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'Monetisation should not outweigh consumer benefit,' Shine Technologies Roi Carthy speaks to adland


By Ronan Shields, Digital Editor

February 26, 2016 | 8 min read

Labelled as ‘terrorists’ and ‘extortionists’ by leading personalities in the IAB and elsewhere, the hard truth of the matter is that ad blockers are now stakeholders in the business. Post the announcement of Three’s deal with Shine Technologies to block attempts to serve the mobile network's users with ads, The Drum caught up with its leading spokesman, and CMO of the year 2015, Roi Carthy to gauge further insight into his convictions.

Roi Carthy could arguably be described as the most controversial CMO in the business. Although his company isn’t consumer-facing in itself, he has positioned Shine Technologies as the ultimate safeguard for consumers by offering to block attempts to serve bandwidth-hungry ads to mobile network subscribers.

Understandably, this is much to the umbrage of online media owners, many of whom voiced supercilious judgements on the MWC stage to Carthy’s very face at Mobile World Congress this year, with advertisers increasingly offering their take on this seemingly internecine struggle.

For Three, the announcement was meant to be its major declaration of intent and wrest back control of its own destiny during Mobile World Congress, although in the tussles of the media powergame the story broke in the days leading up to MWC.

Network operators Vs. Media owners

Three’s ambitions to itself build a sizeable mobile operator business in recent years have been well noted. Mobile operators are all keen to position themselves as masters of their own destiny, as opposed to being a dumb pipe where over-the-top (OTT) services providers - that’s telecoms speak for companies like Apple, and Google, etc.

Such players earn literally billions each year with mobile networks doing much of the heavy lifting, and in return they receive virtually zero, but deals bartered with ‘network security’ companies such as Shine empower them with a big bargaining chip when it comes to squaring that circle.

“Having a nuclear bomb at the end of a [network operator’s] pipe is quite a powerful tool,” says Carthy speaking with The Drum in a demure meeting room positioned on the outer reaches of MWC, that is understandably quite some distance from the epicentre of the advertising strand of the conference.

The ad blocker that is not anti-advertising

Carthy is also keen to point out that his company is not anti-advertising; instead it is pro consumer protection. Rather, Shine’s attempts to impose itself on the advertising sector are born out of the fact that its cofounders think there is presently “no law and order” in the sector, he adds.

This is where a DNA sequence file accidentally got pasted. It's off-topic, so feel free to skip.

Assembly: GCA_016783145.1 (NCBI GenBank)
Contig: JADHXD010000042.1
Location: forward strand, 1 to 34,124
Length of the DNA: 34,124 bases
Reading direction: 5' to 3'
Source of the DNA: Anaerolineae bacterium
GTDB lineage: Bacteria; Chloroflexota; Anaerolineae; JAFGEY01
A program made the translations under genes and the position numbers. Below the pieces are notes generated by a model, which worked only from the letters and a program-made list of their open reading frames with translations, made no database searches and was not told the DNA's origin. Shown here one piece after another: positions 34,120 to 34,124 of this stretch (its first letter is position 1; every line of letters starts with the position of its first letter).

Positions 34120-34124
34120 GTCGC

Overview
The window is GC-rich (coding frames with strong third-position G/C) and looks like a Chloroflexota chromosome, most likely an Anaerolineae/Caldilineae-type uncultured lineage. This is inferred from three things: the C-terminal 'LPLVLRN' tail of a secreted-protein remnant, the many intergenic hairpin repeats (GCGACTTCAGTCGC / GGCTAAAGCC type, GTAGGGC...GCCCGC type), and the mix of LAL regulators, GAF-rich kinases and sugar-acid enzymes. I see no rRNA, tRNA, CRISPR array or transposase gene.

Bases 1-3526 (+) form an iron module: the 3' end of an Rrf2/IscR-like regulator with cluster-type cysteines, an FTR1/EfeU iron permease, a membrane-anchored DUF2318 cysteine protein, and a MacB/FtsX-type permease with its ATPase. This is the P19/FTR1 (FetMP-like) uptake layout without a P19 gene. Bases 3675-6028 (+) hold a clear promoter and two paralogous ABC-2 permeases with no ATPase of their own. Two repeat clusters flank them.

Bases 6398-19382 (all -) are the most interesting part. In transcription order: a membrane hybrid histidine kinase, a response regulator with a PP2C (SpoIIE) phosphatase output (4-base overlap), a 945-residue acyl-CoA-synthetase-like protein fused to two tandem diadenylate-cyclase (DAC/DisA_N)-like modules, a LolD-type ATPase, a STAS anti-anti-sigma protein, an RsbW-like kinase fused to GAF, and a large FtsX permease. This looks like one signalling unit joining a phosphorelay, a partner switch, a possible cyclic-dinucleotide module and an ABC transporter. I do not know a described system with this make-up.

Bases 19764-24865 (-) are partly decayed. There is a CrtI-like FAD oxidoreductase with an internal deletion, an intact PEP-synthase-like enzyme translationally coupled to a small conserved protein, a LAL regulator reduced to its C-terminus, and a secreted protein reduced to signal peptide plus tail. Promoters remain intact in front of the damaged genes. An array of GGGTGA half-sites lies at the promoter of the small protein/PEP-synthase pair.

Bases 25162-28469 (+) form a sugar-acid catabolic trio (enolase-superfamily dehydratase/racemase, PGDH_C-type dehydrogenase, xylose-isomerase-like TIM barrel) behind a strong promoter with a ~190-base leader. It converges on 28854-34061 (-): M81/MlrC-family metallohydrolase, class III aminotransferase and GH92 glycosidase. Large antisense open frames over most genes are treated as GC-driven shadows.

This has resulted in a Wild West-style scenario where literally thousands of tracking companies use monitoring technologies to win their share of each ad dollar spent, resulting in a poor user experience, plus the potential dissemination of malicious software.

“There is a lot of abusive tech out there, and absolutely no regulatory measures for the control of it,” adds Carthy.

Shine’s narrative is that mobile operators are some of the best positioned players to help establish such a consensus, and downgrade some of the abusive acts of ad tech. But it is also worth remembering that it also positions them to potentially generate new revenue streams from ads served across their networks.

“We realise that if we get enough people to opt in, then we can get closer to that law and order,” he adds, although he refuses to be drawn further on the reported 50-60 mobile operators Shine Technologies is reported to be in talks with.

Peace talks with advertisers?

“The big players understand the problem, and although Shine is seen as a blunt tool, I think just about everybody in the sector realises there is a middle ground that has to be reached,” says Carthy, offering his assessment of how the industry will evolve beyond a stalemate.

“New rules of engagement need to come about in online advertising. There are progressive voices [among advertisers] that would like to see that happen,” he adds. “Certainly, we complicate their lives, but the consumer is not going to feel the brunt of their dissatisfaction.”